‘Discography to be proud of’ project


My friend Sunny brought an interesting question to my attention (which was posed by Asim Chaudhry on Romesh Ranganathan’s Hip-Hop Saved My Life podcast):

which artist has the strongest discography?

Now this is a really difficult question to answer. I’ve seen people come to blows because another person couldn’t accept that Rakim/Nas/2Pac/Biggie weren’t the best rapper of all time. But we aren’t looking to find the ‘best rapper ever’; we are looking for the artist who can be most proud of their discography.

Hip-hop is a reasonably new art, so we only have to look back to 1979. In the early days, I think it is fair to say that output was limited, but by the mid-80s hip-hop had really taken off.

Unpicking the question

Pride is a difficult thing to measure. We’ve taken a really basic measure for pride: critical ratings. Not a great measure, but possibly the best we have to hand.

An artist’s discography is a unwieldy and complex beast too. Take for example Pharoahe Monch: one half of Organized Konfusion, a solo artist with four albums, plus a host of amazing guest slots on various mixtapes and soundtracks (see Oh No , Mayor , Got/F* You ).

We decided to take full album releases as an artist’s body of work.

I originally took the scoring from Metacritic, but their scores don’t go back further than 2001, which discounted a lot of stuff. I turned to Allmusic.com and used their scoring throughout (except a couple – they are the ones not rounded to tens). The 5-star ratings were converted to percentages (each full star equals 20%, so e.g. = 70%).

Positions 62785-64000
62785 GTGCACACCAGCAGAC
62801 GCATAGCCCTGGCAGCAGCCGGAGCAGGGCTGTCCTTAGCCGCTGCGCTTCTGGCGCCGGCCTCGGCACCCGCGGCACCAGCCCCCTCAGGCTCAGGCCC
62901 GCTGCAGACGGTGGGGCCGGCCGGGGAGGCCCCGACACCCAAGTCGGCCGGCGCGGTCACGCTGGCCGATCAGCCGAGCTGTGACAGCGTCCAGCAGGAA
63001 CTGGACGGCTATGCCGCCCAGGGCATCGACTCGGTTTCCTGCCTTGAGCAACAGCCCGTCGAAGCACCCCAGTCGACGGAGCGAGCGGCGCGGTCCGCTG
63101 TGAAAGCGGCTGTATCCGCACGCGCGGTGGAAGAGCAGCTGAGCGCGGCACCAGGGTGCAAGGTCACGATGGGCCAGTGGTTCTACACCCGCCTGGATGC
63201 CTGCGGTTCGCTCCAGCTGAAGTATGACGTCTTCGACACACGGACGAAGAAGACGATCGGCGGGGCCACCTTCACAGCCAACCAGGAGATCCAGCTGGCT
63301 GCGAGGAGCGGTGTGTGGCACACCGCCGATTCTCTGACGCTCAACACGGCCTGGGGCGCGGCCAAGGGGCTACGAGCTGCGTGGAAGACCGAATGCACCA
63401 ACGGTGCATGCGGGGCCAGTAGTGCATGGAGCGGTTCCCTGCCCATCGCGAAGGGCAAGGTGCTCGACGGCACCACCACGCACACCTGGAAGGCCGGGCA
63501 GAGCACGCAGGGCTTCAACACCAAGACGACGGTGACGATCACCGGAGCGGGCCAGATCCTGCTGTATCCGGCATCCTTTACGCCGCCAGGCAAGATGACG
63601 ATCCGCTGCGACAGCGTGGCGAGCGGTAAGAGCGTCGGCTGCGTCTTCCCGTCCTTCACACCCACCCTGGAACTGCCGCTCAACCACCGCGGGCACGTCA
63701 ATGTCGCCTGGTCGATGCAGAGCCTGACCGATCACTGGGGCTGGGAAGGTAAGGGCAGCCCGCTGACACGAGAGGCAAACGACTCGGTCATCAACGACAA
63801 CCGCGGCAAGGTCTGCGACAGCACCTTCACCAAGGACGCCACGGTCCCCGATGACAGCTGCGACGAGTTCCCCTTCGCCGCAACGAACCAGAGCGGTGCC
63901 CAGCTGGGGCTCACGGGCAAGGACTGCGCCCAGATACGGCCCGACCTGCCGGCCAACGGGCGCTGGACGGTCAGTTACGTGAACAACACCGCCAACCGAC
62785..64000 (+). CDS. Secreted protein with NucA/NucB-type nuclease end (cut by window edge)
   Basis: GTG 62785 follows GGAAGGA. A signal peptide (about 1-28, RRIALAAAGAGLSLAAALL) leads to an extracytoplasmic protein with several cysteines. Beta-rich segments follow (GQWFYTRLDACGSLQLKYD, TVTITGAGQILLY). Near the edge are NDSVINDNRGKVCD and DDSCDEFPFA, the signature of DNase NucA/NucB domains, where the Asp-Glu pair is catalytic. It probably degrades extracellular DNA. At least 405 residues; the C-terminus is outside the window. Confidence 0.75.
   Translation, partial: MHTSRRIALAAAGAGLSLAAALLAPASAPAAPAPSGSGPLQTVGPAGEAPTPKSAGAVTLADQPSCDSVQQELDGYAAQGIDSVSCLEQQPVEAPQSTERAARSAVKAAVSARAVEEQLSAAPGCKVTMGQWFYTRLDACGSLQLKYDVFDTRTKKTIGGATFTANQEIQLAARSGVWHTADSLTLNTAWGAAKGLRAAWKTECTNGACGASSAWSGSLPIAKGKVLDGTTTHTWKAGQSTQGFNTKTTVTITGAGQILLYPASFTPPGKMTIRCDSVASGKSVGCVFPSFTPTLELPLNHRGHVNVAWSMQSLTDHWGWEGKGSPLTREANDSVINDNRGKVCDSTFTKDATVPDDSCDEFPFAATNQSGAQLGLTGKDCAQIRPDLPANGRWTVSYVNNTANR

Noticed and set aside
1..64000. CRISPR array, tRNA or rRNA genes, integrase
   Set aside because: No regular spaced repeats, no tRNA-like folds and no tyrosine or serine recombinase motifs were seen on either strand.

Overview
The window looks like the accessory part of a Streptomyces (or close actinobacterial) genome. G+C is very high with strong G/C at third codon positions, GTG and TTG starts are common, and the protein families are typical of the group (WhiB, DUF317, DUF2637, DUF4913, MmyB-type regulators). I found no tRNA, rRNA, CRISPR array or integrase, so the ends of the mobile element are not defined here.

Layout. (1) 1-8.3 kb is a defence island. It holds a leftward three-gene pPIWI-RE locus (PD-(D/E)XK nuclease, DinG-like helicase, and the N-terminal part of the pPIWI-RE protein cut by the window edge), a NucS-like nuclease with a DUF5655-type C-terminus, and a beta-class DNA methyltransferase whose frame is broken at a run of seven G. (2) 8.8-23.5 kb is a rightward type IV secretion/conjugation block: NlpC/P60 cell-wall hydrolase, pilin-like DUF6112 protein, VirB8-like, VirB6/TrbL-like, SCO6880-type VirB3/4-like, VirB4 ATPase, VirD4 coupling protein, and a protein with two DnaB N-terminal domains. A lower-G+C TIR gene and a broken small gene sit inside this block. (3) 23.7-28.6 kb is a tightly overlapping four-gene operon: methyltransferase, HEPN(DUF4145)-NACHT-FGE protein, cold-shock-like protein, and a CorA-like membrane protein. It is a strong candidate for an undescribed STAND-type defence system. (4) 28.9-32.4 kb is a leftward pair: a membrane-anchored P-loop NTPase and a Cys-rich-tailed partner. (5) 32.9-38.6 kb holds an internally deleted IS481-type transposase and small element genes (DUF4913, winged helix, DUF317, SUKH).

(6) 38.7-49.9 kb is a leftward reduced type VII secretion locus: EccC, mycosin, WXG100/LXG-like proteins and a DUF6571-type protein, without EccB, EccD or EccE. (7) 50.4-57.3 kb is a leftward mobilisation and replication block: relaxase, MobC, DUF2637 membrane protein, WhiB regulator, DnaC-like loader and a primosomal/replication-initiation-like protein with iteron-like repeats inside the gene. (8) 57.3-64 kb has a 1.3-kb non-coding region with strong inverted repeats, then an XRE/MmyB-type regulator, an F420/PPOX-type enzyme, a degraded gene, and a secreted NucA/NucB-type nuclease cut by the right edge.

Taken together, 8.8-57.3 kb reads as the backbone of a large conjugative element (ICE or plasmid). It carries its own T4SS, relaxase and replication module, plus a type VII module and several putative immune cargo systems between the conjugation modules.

Where Allmusic.com reviews are not available, I have defaulted to metacritic. Where there is no metacritic score, I have calculated an average rating from the following sources: Exclaim, HipHopDX, NME, OkayPlayer, RapReviews, Rolling Stone, Spin, and XXL. These sources were chosen as the most hip-hop-focussed, long-running and likely to actually have reviewed the work.

Some rules

  1. Must have at least 3 full albums (not EPs)
  2. Doesn’t include any EPs, guest appearances, compilations or mix tapes
  3. Can include genuine partnership albums e.g. Black Star counts towards Mos Def and Talib Kweli’s scores as truly joint, but GZA can’t count Wu Tang Clan’s albums
  4. We’ve cut off at groups with max 3 MCs for work to be classed towards the individual
  5. Doesn’t include compilations or live albums
  6. The album had to sell ‘enough’ so someone actually heard it and there was a possibility of it being reviewed somewhere


Sunny guessed LL Cool J. I said The Roots (but I am biased).

Progress so far


Okay, here we go

  1. Some great artists don’t make the cut (The Fugees – they only did 2 albums)
  2. Working out which album counts towards the total was hard
  3. Working through the aliases was harder – looking at you Kool Keith
  4. Find some of the more obscure albums was impossible
  5. All scoring is subjective – I disagree with some Allmusic.com scores, but I tried to keep it consistent
  6. Some scores are missing – you can add them
  7. I have no idea how to deal with super producers (like DJ Krush or DJ Shadow) who released solo work

Okay, I’m ready

Show me the results